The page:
Two years ago, Roger Galvin, an assistant Montgomery County state's attorney, prosecuted a Silver Spring research scientist on cruelty to animals charges. Today Galvin, 38, acknowledges that the case had a profound effect on his life.

As a result of that single prosecution and extensive reading, he said last week, he is preparing to open a law practice devoted to animal rights cases and work as a public defender on death penalty cases.

The 1982 case, in which Dr. Edward Taub was accused of mistreating monkeys he was using in research on the treatment of stroke victims, focused national attention on the animal rights movement. Galvin obtained Taub's conviction, but it was overturned by the Maryland Court of Appeals.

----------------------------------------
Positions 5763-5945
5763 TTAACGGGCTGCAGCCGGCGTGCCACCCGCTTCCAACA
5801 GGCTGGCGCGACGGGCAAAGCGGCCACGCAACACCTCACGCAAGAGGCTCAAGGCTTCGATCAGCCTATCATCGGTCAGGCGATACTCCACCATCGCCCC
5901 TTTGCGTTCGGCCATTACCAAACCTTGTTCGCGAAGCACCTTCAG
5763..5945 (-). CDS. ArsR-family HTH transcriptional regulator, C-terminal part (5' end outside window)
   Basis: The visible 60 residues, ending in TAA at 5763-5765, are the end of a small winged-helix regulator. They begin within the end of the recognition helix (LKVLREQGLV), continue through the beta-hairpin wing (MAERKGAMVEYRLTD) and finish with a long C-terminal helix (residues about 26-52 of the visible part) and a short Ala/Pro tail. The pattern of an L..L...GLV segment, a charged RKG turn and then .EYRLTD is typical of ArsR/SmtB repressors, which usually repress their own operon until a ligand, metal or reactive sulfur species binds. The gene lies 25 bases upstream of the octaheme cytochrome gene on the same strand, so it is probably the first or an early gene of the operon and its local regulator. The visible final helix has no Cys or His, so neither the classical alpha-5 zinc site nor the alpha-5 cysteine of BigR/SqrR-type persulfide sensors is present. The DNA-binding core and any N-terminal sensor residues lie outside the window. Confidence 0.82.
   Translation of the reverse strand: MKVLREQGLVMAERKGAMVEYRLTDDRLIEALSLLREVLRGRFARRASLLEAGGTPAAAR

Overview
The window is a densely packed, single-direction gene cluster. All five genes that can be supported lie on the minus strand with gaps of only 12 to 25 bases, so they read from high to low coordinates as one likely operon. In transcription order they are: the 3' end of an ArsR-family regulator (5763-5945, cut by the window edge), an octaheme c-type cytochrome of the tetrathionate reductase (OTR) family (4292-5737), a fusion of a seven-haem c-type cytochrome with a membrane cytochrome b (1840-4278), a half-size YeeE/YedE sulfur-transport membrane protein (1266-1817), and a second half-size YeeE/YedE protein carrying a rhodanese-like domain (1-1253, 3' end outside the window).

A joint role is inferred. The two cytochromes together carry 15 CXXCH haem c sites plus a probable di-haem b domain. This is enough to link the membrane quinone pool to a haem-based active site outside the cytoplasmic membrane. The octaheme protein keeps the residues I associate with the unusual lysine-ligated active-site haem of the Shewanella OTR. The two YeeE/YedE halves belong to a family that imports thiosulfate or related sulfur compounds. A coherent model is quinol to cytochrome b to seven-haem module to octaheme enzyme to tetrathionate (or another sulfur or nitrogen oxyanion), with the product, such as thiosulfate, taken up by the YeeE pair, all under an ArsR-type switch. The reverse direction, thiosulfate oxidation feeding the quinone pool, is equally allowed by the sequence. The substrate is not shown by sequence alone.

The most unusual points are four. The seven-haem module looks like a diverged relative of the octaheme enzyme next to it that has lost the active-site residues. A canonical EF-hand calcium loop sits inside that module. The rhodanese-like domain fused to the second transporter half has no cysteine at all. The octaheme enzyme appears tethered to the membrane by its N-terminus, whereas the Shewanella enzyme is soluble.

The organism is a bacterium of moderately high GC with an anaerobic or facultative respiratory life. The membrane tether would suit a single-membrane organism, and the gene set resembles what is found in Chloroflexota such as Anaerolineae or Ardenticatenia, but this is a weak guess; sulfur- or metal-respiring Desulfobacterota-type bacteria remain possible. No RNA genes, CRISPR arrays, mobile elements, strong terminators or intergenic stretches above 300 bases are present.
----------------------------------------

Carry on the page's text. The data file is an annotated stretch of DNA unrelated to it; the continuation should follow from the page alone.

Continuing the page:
Galvin has given up eating meat, eggs, fish and milk, and he no longer wears items made of leather. He said he believes animals are treated unethically while alive and slaughtered for food and products that humans do not need.

He founded the Washington chapter of Attorneys for Animal Rights. Earlier this month he was elected vice president of the national organization, which is made up of about 150 attorneys devoted to fighting for the rights of animals.

At the end of this month, Galvin will leave the county prosecutor's office, where he has worked for eight years, to fight death penalty cases as an assistant Maryland public defender. Formerly a supporter of the death penalty, Galvin said reverence for life is "the bedrock" of the animal rights movement -- and that while he could hardly try to protect all animals, he could try to avert the death penalty for those convicted in Maryland of murder with aggravating circumstances.

He said he also plans to open a limited law practice devoted exclusively to animal rights.

Fifteen of the 17 monkeys involved in Taub's research are still alive at a National Institutes of Health facility in Poolesville. Galvin said he visits them about once a month and that he and other animal rights activists recently bought them a television to help stave off boredom.